This is a benefit for people who are employed but unable to work because they are ill. You can receive SSP for up to 28 weeks.
To be eligible, you must be employed, earn an average of at least £123 per week and have been ill for at least four days in a row, which can include non-working days like weekends and bank holidays. Crucially, SSP is not a means tested benefit.
This is a benefit for people who are ill or disabled. It aims to provide money if you’re unable to work, or support a return to work if you are able to.
To apply for the ‘new style’ ESA, you must be under State Pension age, and have a disability or health condition that affects how much you can work.
Find out more information on gov.uk.
This is a benefit to help people with living costs and it’s paid monthly. You can receive it if you’re on a low income, out of work, or you can’t work. The UK Government introduced UC to replace several legacy benefits and tax credits, including: Child Tax Credit, Housing Benefit, Income Support, income-based Jobseeker’s Allowance (JSA), income-related Employment and Support Allowance (ESA), and Working Tax Credit. You’ll stop getting these benefits and tax credits when you or your partner claims Universal Credit.
If you are on any of the legacy benefits mentioned above, we recommend you take advice from an experienced adviser before claiming Universal Credit. This is because you will not be able to go back to these once you have claimed Universal Credit.
This is a benefit to help with extra living costs for people with a disability or a long term physical or mental health condition. This benefit is not means tested.
PIP aims to support you if you face difficulty doing everyday tasks or getting around because of your condition. That’s why there are two parts to PIP, a daily living part and a mobility part.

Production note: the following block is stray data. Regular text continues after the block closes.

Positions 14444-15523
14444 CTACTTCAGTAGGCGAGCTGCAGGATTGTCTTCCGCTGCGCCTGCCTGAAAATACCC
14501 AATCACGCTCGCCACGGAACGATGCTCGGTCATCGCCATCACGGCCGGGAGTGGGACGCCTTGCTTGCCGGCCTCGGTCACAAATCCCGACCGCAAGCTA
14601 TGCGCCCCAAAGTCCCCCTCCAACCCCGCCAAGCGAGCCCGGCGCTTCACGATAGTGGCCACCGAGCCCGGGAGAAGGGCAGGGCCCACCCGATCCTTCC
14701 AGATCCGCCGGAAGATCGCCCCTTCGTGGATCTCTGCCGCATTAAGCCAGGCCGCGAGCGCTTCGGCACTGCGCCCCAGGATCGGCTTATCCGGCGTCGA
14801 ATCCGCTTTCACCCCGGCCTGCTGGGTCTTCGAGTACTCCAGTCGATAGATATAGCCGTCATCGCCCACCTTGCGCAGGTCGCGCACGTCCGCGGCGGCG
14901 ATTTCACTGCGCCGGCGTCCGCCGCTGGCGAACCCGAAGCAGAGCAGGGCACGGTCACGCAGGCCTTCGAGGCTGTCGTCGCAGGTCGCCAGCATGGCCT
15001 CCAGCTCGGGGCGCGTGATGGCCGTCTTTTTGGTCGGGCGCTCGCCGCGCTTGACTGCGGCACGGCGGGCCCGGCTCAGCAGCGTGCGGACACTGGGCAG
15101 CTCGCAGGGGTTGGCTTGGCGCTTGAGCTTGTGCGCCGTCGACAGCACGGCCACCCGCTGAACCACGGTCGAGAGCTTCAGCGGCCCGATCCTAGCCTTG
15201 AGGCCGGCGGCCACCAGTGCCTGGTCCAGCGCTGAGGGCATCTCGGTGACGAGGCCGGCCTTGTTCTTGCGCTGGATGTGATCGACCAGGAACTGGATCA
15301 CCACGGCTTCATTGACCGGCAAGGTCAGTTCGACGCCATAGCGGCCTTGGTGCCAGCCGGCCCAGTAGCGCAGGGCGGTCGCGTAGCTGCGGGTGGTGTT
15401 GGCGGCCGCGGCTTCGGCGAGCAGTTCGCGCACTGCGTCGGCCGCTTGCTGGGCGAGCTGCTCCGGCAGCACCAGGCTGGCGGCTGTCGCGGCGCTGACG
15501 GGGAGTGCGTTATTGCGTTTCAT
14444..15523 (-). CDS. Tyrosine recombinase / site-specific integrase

The process to receive PIP is much quicker if a medical professional thinks you might meet the special rules for terminally ill people, so please bear that in mind if it applies to you.
This is a benefit for people who have mobility problems or need personal care. However, it has been replaced by other benefits for disabled people.
For people born on or before 8 April 1948, you will continue to receive DLA for as long as you qualify for it. For eligible people born after 8 April 1948, you will be told when your claim ends and how you can apply for Personal Independence Payments (PIP).
If you currently receive Disability Living Allowance and you feel that your care or mobility have changed, then you may wish to take advice before asking for a review of your needs. You can contact our Macmillan Welfare Rights Advisers for more information or advice on this.
This is a benefit to help with extra costs for people who have a disability that means they need someone to assist in their care, and you have needed that help for at least six months.
AA is paid weekly at two different rates – lower and higher – and the one you receive depends on the level of help you need. This is not a means tested benefit.
The process to receive Attendance Allowance is much quicker if a medical professional thinks you might meet the special rules for terminally ill people, so please bear that in mind if it applies to you.
This is a benefit that can help with extra costs for people with a disease that was caused by their job or a workplace accident. For example, certain types of cancer are caused by asbestos which was commonly used in the construction industry.